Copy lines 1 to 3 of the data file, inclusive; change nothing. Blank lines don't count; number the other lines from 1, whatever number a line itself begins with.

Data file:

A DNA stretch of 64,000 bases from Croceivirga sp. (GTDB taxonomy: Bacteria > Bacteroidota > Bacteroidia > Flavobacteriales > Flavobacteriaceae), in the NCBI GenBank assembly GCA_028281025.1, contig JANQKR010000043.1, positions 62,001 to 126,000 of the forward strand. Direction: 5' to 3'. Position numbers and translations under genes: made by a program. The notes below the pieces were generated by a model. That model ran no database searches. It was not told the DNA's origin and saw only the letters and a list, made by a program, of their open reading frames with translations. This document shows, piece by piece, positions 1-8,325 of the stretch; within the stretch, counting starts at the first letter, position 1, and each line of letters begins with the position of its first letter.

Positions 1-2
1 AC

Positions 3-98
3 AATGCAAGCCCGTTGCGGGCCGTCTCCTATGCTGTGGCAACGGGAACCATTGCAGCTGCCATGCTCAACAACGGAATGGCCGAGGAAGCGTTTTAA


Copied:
A DNA stretch of 64,000 bases from Croceivirga sp. (GTDB taxonomy: Bacteria > Bacteroidota > Bacteroidia > Flavobacteriales > Flavobacteriaceae), in the NCBI GenBank assembly GCA_028281025.1, contig JANQKR010000043.1, positions 62,001 to 126,000 of the forward strand. Direction: 5' to 3'. Position numbers and translations under genes: made by a program. The notes below the pieces were generated by a model. That model ran no database searches. It was not told the DNA's origin and saw only the letters and a list, made by a program, of their open reading frames with translations. This document shows, piece by piece, positions 1-8,325 of the stretch; within the stretch, counting starts at the first letter, position 1, and each line of letters begins with the position of its first letter.

Positions 1-2
1 AC